What is Radio City’s content strategy? How do you differentiate yourselves?
Though a lot is spoken about this, there is not much differentiation one can do, but you can decide the kind of music you play. We will never do “breaking” songs unless we feel it is something that the consumer wants. We do a lot of research to see the kind of music that the listener in a particular city wants to hear. We are fairly research-led when it comes to deciding our music. You have to keep in mind the right mix of music as well as era, and the age groups you are catering too. Apart from music, a lot of things we do, like the segment “Babbar Sher”, have become benchmarks now. Then we have retro shows with Ameen Sayani, popular shows like Love Guru, etc. So it is the small things that we are doing right.
Aren’t other radio stations also playing with the same kind of concepts?
Which station does a ‘Musical-e-Azam’? Who does a show with Ameen Sayani? To give an example, there was a point in time when everybody was doing quiz contests on TV, but it took a KBC to differentiate itself from the other game shows. It is the treatment and the understanding of what the audiences wanted.
You spoke about the importance of 360 degree campaigns. Where does radio fit in this mix and what is Radio City doing to stay relevant?
After print and TV, radio is the lead medium for advertisers to talk to consumers. I look at it in two ways. This is a day and age of competition.So, firstly, you align your resources in the medium that you operate in and the second is that you align yourself to competing media, example, print and TV.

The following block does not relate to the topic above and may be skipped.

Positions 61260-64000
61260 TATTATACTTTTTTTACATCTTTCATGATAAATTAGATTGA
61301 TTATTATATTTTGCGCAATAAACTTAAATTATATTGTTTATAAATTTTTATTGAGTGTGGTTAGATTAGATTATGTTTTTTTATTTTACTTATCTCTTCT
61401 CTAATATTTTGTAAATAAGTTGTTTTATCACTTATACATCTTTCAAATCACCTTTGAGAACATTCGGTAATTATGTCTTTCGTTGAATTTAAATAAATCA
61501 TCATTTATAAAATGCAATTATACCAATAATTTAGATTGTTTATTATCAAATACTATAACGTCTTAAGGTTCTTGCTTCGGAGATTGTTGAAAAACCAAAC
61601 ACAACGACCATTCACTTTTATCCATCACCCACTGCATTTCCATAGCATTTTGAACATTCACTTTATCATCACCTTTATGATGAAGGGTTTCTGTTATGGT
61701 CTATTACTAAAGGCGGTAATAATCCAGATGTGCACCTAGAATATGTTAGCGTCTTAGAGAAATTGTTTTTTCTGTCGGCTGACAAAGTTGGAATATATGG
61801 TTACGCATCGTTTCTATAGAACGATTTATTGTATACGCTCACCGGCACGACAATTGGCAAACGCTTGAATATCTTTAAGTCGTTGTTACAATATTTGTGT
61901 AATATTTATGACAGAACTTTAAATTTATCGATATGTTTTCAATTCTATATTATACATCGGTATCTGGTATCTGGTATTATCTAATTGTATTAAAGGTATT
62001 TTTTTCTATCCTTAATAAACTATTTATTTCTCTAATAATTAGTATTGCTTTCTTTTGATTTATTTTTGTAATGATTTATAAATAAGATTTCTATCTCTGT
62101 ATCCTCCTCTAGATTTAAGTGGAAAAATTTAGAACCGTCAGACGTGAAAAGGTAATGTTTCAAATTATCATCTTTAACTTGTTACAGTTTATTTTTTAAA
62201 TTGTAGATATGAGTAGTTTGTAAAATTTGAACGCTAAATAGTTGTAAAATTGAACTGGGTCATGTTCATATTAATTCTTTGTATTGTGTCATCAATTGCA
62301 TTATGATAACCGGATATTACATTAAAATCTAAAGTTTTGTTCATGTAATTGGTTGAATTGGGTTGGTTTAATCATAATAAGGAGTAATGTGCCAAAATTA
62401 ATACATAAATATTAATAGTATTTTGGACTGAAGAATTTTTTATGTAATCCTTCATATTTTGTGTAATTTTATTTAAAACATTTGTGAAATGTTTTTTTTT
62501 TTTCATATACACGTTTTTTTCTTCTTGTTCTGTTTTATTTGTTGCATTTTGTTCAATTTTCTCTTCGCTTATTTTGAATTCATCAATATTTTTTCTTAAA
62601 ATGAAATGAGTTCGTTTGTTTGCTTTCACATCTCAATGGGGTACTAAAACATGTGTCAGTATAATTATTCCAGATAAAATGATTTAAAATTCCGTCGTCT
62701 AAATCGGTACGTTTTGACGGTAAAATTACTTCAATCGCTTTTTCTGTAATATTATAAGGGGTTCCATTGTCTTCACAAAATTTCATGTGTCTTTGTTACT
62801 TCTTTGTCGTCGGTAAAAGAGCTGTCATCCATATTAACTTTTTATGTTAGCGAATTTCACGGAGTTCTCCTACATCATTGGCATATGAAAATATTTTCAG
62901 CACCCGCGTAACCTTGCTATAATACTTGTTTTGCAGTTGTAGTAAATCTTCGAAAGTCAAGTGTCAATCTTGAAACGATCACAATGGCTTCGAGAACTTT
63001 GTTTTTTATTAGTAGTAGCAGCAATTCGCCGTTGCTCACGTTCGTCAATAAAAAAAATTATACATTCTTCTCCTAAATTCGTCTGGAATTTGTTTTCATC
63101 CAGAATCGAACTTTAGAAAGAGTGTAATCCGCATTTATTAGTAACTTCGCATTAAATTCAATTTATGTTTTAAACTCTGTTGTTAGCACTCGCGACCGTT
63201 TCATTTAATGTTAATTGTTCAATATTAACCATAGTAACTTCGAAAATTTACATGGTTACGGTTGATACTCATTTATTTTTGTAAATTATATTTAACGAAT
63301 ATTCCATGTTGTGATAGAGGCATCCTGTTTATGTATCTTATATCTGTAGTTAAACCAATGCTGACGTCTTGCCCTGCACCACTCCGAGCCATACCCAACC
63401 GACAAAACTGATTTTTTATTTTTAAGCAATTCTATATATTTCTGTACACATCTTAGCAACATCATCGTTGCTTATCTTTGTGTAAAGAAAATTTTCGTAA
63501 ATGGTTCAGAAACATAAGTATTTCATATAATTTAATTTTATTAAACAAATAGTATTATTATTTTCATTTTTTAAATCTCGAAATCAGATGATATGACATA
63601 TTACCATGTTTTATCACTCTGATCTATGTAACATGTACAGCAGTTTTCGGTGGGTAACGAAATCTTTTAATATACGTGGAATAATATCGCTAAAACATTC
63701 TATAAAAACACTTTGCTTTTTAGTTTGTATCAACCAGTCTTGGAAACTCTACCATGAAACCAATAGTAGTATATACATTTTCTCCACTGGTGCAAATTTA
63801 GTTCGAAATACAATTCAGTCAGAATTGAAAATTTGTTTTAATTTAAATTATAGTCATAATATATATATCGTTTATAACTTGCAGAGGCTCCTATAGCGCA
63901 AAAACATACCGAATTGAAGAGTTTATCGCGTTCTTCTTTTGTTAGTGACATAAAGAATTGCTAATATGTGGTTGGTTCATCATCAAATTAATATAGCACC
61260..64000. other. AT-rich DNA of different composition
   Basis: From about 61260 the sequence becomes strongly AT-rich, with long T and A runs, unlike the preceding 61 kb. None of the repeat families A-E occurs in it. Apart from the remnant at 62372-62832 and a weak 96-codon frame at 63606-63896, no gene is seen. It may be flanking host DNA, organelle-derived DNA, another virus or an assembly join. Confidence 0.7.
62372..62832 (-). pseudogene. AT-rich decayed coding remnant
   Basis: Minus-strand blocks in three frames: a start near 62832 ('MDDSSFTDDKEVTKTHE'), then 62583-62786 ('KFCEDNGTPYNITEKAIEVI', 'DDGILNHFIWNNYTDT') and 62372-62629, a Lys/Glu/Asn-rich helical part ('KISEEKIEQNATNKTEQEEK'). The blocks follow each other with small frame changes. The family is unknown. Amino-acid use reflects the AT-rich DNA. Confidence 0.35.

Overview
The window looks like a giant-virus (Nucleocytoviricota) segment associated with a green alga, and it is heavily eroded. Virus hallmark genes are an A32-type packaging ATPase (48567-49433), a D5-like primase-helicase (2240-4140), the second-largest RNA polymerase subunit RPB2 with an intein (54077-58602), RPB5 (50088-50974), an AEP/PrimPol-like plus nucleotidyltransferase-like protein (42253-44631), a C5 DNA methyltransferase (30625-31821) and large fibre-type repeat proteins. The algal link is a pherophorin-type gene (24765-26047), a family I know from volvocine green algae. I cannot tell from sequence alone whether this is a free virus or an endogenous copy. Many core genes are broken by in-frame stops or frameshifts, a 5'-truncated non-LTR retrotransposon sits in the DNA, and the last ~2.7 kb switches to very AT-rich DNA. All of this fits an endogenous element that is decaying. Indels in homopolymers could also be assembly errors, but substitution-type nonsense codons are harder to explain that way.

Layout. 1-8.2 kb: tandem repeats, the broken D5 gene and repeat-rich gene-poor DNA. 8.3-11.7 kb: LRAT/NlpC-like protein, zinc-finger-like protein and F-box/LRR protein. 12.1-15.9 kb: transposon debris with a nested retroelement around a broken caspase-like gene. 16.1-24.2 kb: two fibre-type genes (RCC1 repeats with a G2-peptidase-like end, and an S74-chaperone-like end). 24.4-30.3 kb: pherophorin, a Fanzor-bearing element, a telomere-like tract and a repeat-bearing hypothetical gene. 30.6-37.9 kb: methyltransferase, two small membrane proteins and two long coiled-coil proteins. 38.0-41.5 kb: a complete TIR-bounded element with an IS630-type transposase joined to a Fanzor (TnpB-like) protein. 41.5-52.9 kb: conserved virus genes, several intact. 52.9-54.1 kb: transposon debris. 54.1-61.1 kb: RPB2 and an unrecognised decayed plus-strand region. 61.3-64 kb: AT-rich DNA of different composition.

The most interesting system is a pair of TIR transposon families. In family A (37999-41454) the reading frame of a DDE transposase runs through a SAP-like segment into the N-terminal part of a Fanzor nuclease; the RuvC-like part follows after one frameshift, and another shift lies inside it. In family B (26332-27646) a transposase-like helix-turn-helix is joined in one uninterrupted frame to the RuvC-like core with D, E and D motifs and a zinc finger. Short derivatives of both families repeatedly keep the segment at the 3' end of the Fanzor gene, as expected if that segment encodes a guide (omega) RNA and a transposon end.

We saw this in a limited way long back. For example, there was a time when Whirlpool and Ariel used to have joint communications. I don’t know what the reasons were and why it was not taken forward, but I think that is a great way of working—where you work with someone who is not conflicting with you from an overall perspective, while also complimenting you.
How important will the non-metro markets be going forward?
They will be very important. As you go forward, of course, revenue will continue to come from metros but as more cities have opened up, it will give opportunity to local advertisers. Historically, it has always been the local advertisers rather than big corporates who have used the medium because radio is seen as more of a local medium. It will have a large role to play, both in terms of geographical reach to give scale to the advertiser as well as the ability to customise the content for the market. The greatest advantage is that even though you can have a common thread for what the brand stands for, you can still play around with it for each of the markets. India has still not exploited this completely.
Why do you say this has not been exploited?
When I say exploited I mean both from the perspective of not having invested enough to get advertisers on board and showing them the benefits of radio. Radio, as an opportunity for local advertising, needs a lot of investment. You need people on the ground that will approach the local advertisers and convince them to come and advertise. Because the conversions are not as fast as they should be, so stations are looking at what the ROI is—“if I am putting 10 people here, why am I getting only this much”. It has become a chicken and egg situation. Once people know that this medium can deliver as much as, say, print, then the growth will happen.
Holistically speaking, could this also be a reason why radio has always lagged behind TV and print in terms of ad spend share?
If the local players start investing then it will definitely grow but even the large corporates have not invested as much as they could have. It is a mix of both reasons. The local brands need to come in while large corporates will also need to increase their spends. The way the market is poised right now you will see the change happening, especially with the ad cap issue on TV.
Will the ad cap issue have any significant effect on business?
I believe that this is just another shot in the arm. As a medium we have only seen it grow over the years. When the industry struggled, we still saw a double digit growth.